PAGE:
in its twenty-eighth volume, Masaaki Suzuki continues his complete
cycle of Bach’s church cantatas. I must confess that heretofore
I had not listened to any of this cycle, favoring for some reason
Koopmann’s equally well received venture. Now that I have experienced
this recording, I realize that I have some serious catching
up to do.
four of the works presented here fall under the “Chorale Cantata”
category; that is, cantatas that are based on hymns, with their
outer stanzas left intact and the inner verses reworked to fit
as arias and recitatives. All of the cantatas from the so-called
“chorale year” follow the same basic formula: opening verse
is lined out over a concertato orchestra accompaniment, inner
verses alternate between recitatives and solo endeavors (including
the occasional duet or trio), final verse is usually a straight
ahead hymnbook chorale harmonization, presumably sung by choir
and congregation alike.
than give a blow by blow description of each cantata (the program
notes are beyond superb), I would like to go through some of
the highlights of the performances, pointing out what was truly
outstanding and nit-picking at a couple of minor imperfections.
the orchestra is above reproach. And Suzuki has managed to find
tempi that fit the texts like gloves. Intonation and rhythmic
precision are consistently perfect. There are some balance issues
however, particularly in the choral movements. I felt that the
choir was either not large enough, placed too far away from
the microphones or simply needed to sing louder. More often
than not they were not the center of attention as they should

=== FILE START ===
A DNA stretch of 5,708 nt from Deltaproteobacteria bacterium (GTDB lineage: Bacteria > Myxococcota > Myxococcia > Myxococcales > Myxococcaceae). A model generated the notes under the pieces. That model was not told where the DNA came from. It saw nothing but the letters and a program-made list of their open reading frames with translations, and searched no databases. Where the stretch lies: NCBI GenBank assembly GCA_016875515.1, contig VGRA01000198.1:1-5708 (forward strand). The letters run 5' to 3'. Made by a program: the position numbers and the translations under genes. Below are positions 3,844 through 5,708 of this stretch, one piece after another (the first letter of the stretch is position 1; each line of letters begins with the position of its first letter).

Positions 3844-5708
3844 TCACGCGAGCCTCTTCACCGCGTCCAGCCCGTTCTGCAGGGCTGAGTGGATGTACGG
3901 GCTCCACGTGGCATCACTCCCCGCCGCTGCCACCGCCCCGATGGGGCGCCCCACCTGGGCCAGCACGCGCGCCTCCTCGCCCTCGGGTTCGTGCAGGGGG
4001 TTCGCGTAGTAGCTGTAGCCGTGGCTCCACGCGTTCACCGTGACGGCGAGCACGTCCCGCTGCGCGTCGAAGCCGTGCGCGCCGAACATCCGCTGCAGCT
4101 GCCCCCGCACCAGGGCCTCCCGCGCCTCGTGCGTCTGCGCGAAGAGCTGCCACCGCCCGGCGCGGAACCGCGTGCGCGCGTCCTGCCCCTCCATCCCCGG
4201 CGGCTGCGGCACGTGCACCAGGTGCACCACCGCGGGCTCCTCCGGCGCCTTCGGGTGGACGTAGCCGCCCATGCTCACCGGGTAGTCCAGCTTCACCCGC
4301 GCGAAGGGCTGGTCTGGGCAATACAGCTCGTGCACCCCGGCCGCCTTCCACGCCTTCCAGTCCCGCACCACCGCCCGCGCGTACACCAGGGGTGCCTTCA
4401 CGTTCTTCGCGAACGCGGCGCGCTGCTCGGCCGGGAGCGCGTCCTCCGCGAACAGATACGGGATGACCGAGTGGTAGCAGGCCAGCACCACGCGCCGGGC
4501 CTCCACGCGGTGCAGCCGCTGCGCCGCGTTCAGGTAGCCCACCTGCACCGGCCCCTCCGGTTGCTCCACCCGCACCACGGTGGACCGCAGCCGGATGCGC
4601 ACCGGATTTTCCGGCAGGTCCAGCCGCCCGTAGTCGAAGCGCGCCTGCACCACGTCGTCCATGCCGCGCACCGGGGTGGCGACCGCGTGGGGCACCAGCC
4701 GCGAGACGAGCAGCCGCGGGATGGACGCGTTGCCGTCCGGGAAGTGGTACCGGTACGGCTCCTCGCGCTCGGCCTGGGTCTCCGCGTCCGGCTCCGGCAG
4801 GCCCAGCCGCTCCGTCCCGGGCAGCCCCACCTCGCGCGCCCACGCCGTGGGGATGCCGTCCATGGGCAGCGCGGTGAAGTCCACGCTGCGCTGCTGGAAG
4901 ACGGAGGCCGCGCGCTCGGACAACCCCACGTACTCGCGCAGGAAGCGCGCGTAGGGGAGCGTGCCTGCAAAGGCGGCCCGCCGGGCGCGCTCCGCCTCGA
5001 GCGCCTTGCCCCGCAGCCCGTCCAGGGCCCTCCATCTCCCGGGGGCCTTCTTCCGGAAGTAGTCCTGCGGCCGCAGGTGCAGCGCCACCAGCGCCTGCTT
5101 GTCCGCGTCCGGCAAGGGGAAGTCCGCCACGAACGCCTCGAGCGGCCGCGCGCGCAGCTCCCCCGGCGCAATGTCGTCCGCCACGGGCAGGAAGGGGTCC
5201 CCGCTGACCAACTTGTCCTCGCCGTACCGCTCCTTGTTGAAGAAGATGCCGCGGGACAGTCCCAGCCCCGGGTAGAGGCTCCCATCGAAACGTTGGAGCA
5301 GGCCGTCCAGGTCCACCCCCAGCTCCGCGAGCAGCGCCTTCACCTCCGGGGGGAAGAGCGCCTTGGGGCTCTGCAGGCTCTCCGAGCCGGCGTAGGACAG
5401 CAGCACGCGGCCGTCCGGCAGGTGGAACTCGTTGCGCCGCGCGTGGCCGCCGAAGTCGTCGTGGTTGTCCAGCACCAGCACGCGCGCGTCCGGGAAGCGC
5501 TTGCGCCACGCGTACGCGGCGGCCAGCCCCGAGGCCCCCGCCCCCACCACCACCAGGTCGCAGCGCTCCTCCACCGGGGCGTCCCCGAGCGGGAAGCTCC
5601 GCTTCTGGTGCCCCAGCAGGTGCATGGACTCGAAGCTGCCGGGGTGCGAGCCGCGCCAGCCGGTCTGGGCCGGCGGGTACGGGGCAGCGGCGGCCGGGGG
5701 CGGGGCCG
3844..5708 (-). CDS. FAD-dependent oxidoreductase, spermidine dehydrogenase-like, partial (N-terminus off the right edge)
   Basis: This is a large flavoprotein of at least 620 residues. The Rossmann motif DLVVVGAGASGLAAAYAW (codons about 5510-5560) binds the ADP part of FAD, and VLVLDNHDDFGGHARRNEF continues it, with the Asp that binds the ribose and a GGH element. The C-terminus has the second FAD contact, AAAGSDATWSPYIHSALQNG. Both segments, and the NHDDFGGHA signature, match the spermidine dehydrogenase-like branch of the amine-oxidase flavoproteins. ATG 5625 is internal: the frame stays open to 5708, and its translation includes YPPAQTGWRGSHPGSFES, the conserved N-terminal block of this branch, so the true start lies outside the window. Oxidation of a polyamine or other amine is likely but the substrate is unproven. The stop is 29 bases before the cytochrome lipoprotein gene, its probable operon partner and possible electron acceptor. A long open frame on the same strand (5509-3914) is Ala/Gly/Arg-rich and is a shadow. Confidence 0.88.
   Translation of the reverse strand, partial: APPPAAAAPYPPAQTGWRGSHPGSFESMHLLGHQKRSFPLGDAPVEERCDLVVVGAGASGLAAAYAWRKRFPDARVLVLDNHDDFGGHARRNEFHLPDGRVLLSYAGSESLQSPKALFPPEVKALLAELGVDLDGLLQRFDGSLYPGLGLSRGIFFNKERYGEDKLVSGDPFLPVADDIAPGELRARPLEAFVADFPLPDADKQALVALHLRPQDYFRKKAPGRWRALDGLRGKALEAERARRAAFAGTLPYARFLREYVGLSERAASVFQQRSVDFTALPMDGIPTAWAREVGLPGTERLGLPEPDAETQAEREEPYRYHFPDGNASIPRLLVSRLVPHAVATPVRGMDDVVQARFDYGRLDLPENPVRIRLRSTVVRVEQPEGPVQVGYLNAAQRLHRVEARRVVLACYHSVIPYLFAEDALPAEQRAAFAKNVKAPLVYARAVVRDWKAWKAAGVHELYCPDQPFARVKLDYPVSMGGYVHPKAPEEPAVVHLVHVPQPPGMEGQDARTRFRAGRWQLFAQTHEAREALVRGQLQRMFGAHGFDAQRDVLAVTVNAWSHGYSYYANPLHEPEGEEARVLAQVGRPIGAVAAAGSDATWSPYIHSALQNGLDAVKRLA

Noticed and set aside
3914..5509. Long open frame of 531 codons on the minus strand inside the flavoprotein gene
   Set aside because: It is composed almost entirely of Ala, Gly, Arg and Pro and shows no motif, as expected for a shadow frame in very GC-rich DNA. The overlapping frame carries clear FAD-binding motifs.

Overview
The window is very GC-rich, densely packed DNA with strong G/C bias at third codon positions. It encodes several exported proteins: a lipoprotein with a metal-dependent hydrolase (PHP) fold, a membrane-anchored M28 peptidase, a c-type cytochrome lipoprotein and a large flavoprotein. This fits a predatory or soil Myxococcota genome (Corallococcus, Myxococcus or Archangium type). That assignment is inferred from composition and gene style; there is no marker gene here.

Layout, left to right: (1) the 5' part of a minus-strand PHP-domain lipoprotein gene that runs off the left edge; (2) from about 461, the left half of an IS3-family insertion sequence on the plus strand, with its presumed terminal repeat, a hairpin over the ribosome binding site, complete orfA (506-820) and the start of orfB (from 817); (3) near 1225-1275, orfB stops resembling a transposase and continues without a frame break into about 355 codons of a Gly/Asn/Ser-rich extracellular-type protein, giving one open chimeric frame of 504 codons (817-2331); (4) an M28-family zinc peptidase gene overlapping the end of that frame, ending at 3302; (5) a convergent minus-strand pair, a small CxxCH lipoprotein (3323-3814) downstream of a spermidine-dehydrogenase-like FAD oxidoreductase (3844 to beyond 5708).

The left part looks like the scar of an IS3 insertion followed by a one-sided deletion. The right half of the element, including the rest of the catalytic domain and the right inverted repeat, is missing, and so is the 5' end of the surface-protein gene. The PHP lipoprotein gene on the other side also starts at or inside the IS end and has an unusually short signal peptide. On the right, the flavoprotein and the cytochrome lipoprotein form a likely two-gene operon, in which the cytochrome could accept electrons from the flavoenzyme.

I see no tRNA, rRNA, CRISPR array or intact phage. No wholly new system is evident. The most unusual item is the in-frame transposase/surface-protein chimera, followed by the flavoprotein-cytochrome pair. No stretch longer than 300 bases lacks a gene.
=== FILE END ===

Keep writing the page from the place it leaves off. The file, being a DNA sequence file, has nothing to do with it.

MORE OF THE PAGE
has also assembled a fine cast of soloists. I was particularly
impressed with the impeccable diction, the utterly unaccented
German, and the lovely expression of each soloist. I do take
issue with both the tenor and bass for the manner in which they
sing melismatic passages. There is just too much of the starter
motor going on here, and not enough connection in the line.
It is possible to be clean and clear when singing roulades without
having to “bump” every note. It was a mannerism that I found
annoying after a while. Having said that, there is some spectacular
singing, particularly from tenor Makoto Sakurada. Specifically
his aria performance in BWV 139 (Gott ist mein Freund) was
simply breath-taking. Bass Peter Kooij is no stranger to Bach
singing, but I did find him to be a little ‘woofy’ from time
to time, and although Robin Blaze is very artistic in his singing,
and there is a certain beauty to his tone, I would just rather
hear a good mezzo or contralto sing these arias. The more I
hear of the male sopranist fach the more I agree with a distinguished
colleague of mine who quips: “It’s a choice, not a voice.” Soprano
Yukari Nonoshita is superb.
sum it all up though, the complaints are minor, and I must admit
are the squabbles of a long-time Bach singer and conductor who
has definite and rare to change ideas about how this music should
sound. (That would be me, if you didn’t already guess.) These
are consistently outstanding performances, musical beyond belief,
and worthy of any collection. Drat. Now there is another raft
of CDs requiring more of my money.
quality is impeccable. Presentation and notes are first rate.
A complete winner. Buy this one.